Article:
Perhaps the most obvious advantage to job specialization is how it allows you to become highly proficient at a specific job function. By focusing your career on specific areas of expertise, you can refine your skills and become a better employee. As a result of task proficiency, you can potentially benefit from the hope of strong job stability. 

This is true for two reasons. First, you possess advanced level skills which makes your role harder to fill. Additionally, the employer has spent a great deal of time, energy and resources toward your training and development, which means they are heavily invested in your success. 

Task proficiency might be the greatest of advantages to job specialization, because it is an optimal scenario for both parties: the employer and the employee. A relationship with you, as a specialized employee, is valuable to both you and your employer.

Equipment specialization

For people who like to learn new things, the equipment specialization perk that often occurs in workplaces with job specialists might be advantageous. It’s a phenomenon that occurs when equipment is deployed or re-engineered to meet the needs of the specialist. These office environments can become hubs for learning and development of equipment skills that can help you throughout your career.

Increased speed between tasks

The more you specialize, the fewer tasks you are responsible for. For example, think of an HR generalist. This is someone responsible for a wide number of HR tasks, which could include payroll to processing new employees. However, an accounts payable specialist would only be responsible for the myriad of tasks that fall under accounts payable. Due to this factor, specialists can often reduce the time it takes them to switch tasks.

Job specialization examples

In the following section, we’ll look at job specialization in a few industries so you can better understand how it applies to the workplace. Examples will be provided that illustrate some of the ways people specialize in their job:

Accounting and finance specializations

Accounting and finance specializations are those that increase your marketability in the field by advancing your skills and knowledge of accounting practices and other duties that ensure a company or individual’s financial success.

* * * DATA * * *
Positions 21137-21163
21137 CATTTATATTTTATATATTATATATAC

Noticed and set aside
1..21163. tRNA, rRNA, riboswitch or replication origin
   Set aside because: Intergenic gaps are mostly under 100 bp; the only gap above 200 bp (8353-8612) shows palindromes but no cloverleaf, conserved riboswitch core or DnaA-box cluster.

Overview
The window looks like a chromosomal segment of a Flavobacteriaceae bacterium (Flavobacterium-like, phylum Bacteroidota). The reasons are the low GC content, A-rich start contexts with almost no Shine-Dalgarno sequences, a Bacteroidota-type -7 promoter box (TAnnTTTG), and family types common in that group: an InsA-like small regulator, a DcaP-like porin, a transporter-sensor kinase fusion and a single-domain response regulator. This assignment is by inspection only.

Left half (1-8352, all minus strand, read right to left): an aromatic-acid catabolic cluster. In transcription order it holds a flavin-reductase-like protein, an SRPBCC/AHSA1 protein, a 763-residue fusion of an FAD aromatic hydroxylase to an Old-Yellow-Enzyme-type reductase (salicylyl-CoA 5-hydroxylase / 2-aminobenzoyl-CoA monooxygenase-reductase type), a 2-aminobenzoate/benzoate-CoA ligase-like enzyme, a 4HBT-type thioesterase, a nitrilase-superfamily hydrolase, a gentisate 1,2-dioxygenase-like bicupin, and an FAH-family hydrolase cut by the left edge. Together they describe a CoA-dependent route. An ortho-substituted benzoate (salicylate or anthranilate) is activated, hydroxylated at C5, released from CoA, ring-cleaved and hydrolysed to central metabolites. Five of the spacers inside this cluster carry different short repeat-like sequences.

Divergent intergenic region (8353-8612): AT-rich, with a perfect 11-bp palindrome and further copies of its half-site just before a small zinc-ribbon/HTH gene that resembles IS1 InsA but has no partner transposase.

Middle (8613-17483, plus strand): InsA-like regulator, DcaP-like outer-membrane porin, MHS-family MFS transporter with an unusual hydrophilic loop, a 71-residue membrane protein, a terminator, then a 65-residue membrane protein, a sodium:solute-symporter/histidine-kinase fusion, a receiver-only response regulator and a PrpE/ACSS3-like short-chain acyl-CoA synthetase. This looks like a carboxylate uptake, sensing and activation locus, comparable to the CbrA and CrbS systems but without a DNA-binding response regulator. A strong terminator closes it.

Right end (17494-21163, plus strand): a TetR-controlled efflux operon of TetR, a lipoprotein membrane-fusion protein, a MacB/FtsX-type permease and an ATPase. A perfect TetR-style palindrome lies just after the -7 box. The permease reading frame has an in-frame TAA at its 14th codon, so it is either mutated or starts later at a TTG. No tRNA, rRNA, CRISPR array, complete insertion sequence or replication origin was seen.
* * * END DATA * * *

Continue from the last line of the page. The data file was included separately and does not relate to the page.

Example: Marcus works in accounting and finance for an insurance company. He likes accounting but wants to learn a new skill that can advance his career. Marcus asks his employer for opportunities to advance and that begin him on a path to learn about loan fulfillment. Soon, Marcus becomes a loan processor. Loan processing skills are a resource Marcus can take with him to other jobs throughout his career.

Loan processor

National average salary: $45,443 per year

Primary duties: Loan processors communicate with financial institutions and individuals or businesses seeking financed money. They are responsible for ensuring lenders have all the information to decide the borrower, and that borrowers understand the terms of the loan agreement. They submit loan packages to underwriters and are responsible for understanding financial compliance regulations around lending.

Medical specializations

Medical professionals can specialize in several areas. Some examples of medical specializations include careers like neonatal nursing, family medicine, internal medicine, diagnostic radiology and more.

Example: Laura works as a nurse at a major hospital but her passion is helping people who have critical needs. She’s highly organized, a fast worker and good at working with precision in stressful situations. She decides to apply for an open ER nurse position at the hospital where she works. Laura is hired for the role and will receive all the training and experience she needs to specialize from her employer.

Registered nurse – emergency room

National average salary: $92,498 per year

Primary duties: Emergency room nurses administer all aspects of patient care to patients who are experiencing emergency situations and conditions. They are also responsible for keeping patient records. They must be highly organized, responsive and skilled.

Technology specializations

These are specializations that help IT professionals advance in the various paths available to people in the industry. This includes network specialists, Python developers, cybersecurity, database specialties and more.

Example: Luis is considering a career in technology. He has worked as a help desk technician for five years and likes it, but he wants something that offers better pay and leads him down a more fulfilling path. Luis decides to achieve an entry-level cybersecurity certification. With this certificate, employers can be certain Luis has the knowledge and skill to be a specialized cybersecurity employee.

Network security engineer

National average salary:  $113,017 per year

Primary duties: Network engineers are responsible for all facets of securing a company’s network against threats like viruses and hackers.